3 Art Gallery Shows to See Right Now
‘Church & Rothko: Sublime’
Through Dec. 12. Mnuchin, 45 East 78th Street, Manhattan; (212) 861-0200; mnuchingallery.com.
The world could use a little uplifting sublimity right now, and this astounding two-artist show delivers. It brings together 17 paintings by Frederic Edwin Church (1826-1900), exemplar of the Hudson River School, and 10 canvases by the Abstract Expressionist Mark Rothko (1903-1970). They have been color-coordinated to delirious effect by the art historian Michael N. Altman and Christopher Rothko, Rothko’s son. Church, in particular, has rarely looked so good. Unburdened by representation, Rothko’s suspended blocks of autonomous color accentuate the strangeness of Church’s palette, especially the array of lavenders, pinks and yellows in his skies.
The show’s opening combination is breathtaking. On one wall Rothko’s “Browns and Blacks in Reds” (1957) presents a glowing stack in brown, red and black on a red ground. Adjacent is Church’s “Marine Sunset (The Black Sea),” from 1881-82, an expanse of shockingly deep red sky with a little sun peeping over a choppy black sea tossing a dark ship. The colors are as blunt as the Rothko’s.
The basis for this pairing begins with “The Abstract Sublime,” an influential article by the art historian Robert Rosenblum that appeared in ArtNews in 1961. Rosenblum proposed that the Abstract Expressionists’ distillations of light, color and space into expansive planes of color were the heirs to the sublime-evoking landscapes of the Northern Romantic painters from 19th-century Germany and England, later expanding his thesis into a book that included the American Hudson River School painters.
There was mutual benefit to this argument. It grounded Abstract Expressionism in art history and also in reality, increasing its credibility outside the art world. And the Hudson River School, which had only begun to attract attention from scholars and curators, gained contemporary relevance. It could be argued that Rothko’s works have less in common with Church’s realism and gleaming light than with the soft brushy views frequently found in the landscapes of the American painter George Inness (1825-1894). But that’s another exhibition.
‘ART CLUB 2000: Selected Works 1992-1999’
Through Jan. 30. Artists Space, 11 Cortlandt Alley, Manhattan; 212-226-3970; artistsspace.org.
The New York art world in the 1990s is not as notable as that of the tumultuous ’60s, which produced Minimalism, or of the fiscally troubled ’70s, which saw the rise of the loft aesthetic and a globally influential form of graffiti art. But the ’90s was an important moment of transition, a period that the collective Art Club 2000 captured incisively in its photographs and installations currently on view at Artists Space.
Formed in 1992 by the art dealer Colin de Land and a handful of Cooper Union students, Art Club 2000 took its cues from Dada, Pop Art, the Situationist International and advertising campaigns. Staged group portraits like “Untitled (Times Square/Gap Grunge 1),” 1992-93, depicts the young artists dressed identically for an “ironic” fashion shoot. (The Gap technically can’t be “grunge.”) Scruffier works like “Untitled (Starbucks Trash),” 1995, hark back to earlier black-and-white art photography, while focusing on an emblem — the disposable Starbucks coffee cup — of rising globalization.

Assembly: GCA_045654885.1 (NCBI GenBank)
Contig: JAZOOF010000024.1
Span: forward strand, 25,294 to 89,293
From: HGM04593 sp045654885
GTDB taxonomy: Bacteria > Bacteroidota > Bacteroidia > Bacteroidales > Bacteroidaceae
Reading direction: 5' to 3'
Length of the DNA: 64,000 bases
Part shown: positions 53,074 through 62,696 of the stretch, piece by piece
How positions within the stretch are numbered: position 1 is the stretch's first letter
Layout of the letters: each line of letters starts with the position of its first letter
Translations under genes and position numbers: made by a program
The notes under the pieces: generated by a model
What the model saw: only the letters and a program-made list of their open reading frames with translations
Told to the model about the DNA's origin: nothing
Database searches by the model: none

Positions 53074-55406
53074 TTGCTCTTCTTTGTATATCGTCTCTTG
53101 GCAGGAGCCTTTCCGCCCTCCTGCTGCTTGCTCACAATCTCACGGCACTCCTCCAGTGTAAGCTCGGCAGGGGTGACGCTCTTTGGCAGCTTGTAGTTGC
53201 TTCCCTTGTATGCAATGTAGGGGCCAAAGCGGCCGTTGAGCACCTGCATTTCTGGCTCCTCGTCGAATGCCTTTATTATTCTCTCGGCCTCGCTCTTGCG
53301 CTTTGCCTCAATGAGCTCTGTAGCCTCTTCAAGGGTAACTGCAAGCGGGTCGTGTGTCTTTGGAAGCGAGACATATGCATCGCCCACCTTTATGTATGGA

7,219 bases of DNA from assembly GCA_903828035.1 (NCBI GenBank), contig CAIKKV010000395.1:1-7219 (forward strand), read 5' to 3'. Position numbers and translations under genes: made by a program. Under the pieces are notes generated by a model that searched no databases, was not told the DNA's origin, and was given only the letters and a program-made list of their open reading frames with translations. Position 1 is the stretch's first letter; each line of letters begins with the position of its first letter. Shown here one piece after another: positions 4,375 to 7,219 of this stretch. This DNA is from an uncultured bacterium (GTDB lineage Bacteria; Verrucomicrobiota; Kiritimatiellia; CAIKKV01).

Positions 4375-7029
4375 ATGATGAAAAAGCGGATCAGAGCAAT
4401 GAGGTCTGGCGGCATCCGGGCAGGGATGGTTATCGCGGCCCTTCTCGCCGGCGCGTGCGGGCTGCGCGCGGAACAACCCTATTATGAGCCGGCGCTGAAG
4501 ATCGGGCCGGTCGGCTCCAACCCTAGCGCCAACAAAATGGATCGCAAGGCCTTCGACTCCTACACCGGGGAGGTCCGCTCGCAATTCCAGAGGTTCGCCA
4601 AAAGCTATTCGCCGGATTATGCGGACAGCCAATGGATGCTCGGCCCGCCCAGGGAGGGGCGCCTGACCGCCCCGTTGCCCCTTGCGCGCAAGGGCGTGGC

What might seem like insider jokes about art, branding and “lifestyles” ultimately resulted in cringe-worthy documentations of downtown New York’s transformation into a retail mecca, with artists pushed out by gentrification. After all, unlike generations who battled the Vietnam War or the AIDS crisis, these artists were up against more insidious opponents, Starbucks and the Gap. The fight seemed futile: Irony rather than activism was their most potent weapon. Moreover, while Art Club 2000 was happening, Mr. de Land simultaneously help found the Armory Show art fair, contributing to the very consumerist phenomena that Art Club 2000 parodied, satirized and critiqued in their work.
Through Dec. 19. Daniel Cooney Fine Art, 508 W. 26th St., Suite 9C, Manhattan; 212-255-8158, danielcooneyfineart.com.
From 1984 to 1987, using a homemade pinhole camera and paper negatives, Paul Smith photographed rubble-strewn streets and outdoor gay sex in his Lower East Side neighborhood. By extending the exposure time to three minutes and curving the film plane, he created hallucinatory images that feel more like a shadowy collective memory than documents of a historic time and place. A critic and curator as well as an artist, Mr. Smith exhibited at all of the now fabled East Village galleries of the time. In these little known pictures, which are presented here under the title “The Human Curve,” everything is in focus, but what is closest to the aperture looms freakishly large, and the lengthened exposures produce blurring and graininess in moving bodies.
Mr. Smith took numerous pictures on the roof of his apartment building, which was dominated by a pair of phallic exhaust pipes, posing his friends as they engaged in sunbathing or sex. In one, a naked man’s long arm with exaggerated fingers stretches toward an ashtray. A second one depicts two shirtless men, one standing on the roof edge, the other sitting propped up against the back of the cornice, viewed through the curving frame of sunglasses, while a streetscape of derelict buildings (the subject of other pictures) lies below. Some prints in the show were mounted to curved metal supports, but the images are more effective straight up. They are ghostly emanations, from a place and a culture that was about to be destroyed by AIDS and gentrification.
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